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The Freudenthal Problem

The following problem is due to Freudenthal a Dutch mathematician. He published it in a journal for mathematical interested public in 1969.


p and q are two different integers, greater than 1 and less than 100. S and P are two mathematicians; S knows the sum p+q, P knows the product pq, and both know the information in these two sentences. The following conversation occurs.

P says "I cannot find these numbers."
S says "I was knew that you could not find them. I cannot either."
P says "Then, I found these numbers."
S says "If you could find them, then I also found them."

What are these numbers?


The solution in Euler is our challenge.

First we generate vectors p and q, such that p[i] and q[i] contain all possible variations once.

>function pq () ...
 p=[]; q=[];
 for i=2 to 99
    for j=2 to i
        p=p|j; q=q|i;
 return {p,q}

Here are the first 11 combinations.

            2             2 
            2             3 
            3             3 
            2             4 
            3             4 
            4             4 
            2             5 
            3             5 
            4             5 
            5             5 
            2             6 

We will need a function, which select the indices of a vector, which occur only once.

>function isonce(v) := nonzeros(getmultiplicities(v,v)==1);

Information 1

The fact that P cannot deduce the numbers means that the product pq occurs more than once in all possible products.

We select the indices as P1, where P would know the answer.

>unique((p*q)[P1]); %[1:20]
[4,  6,  8,  9,  10,  14,  15,  21,  22,  25,  26,  27,  33,  34,  35,
38,  39,  46,  49,  51]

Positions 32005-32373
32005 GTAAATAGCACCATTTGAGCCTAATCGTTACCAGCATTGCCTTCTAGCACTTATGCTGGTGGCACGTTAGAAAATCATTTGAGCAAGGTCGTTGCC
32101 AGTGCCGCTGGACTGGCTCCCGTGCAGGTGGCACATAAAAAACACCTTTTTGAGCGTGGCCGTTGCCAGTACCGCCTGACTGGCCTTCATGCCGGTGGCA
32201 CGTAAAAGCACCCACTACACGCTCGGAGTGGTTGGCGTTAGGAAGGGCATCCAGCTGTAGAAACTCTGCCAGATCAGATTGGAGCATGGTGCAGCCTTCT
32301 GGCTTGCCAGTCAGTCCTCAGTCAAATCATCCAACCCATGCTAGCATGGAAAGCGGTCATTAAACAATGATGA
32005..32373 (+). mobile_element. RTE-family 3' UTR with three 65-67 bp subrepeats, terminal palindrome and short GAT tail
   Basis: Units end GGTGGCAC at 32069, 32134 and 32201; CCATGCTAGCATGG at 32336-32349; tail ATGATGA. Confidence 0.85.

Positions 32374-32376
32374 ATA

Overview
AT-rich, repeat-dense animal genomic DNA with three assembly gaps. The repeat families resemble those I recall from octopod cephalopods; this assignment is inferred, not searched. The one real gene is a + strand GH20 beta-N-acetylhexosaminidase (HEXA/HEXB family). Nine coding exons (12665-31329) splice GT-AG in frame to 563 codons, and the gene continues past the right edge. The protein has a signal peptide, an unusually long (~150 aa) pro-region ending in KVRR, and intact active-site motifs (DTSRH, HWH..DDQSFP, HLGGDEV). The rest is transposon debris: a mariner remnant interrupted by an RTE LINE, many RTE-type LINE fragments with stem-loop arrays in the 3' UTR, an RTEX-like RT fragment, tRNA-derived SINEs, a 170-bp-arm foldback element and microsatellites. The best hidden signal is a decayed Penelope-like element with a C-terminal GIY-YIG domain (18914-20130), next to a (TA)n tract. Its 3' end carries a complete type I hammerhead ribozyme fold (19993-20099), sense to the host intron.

Note that 8 is among these numbers. Others are products or squares of primes. Here is a list of the first 10 elements.

            2             2 
            2             3 
            3             3 
            2             4 
            2             5 
            3             5 
            5             5 
            2             7 
            3             7 
            5             7 

Information 2

S says: "I knew you would not know the number."

Thus his sum p+q is not among the sums of numbers for which P would have known. So we must exclude all sums p+q which are not among the sums (p+1)[P1].

>function notin(v,x) := nonzeros(indexof(v,x)==0);

With this function we generate a list of indices S1, which are possible sums such that S would now that P does not know.


There are not many sums left.

[11,  17,  23,  27,  29,  35,  37,  41,  47,  53]

Information 3

P: "Now I know!"

Thus P has a product, which is only in one way representable as pq such that p+q is in the list of left over sums.

We extract a list P2 of possible indices. For this, we select under all p, q with correct sum those that have a unique product.


There are surprisingly many combinations left.


Information 4

S: "Now I know too!"

This is the same as above, but with sums.



There is only one index left.

[4,  13]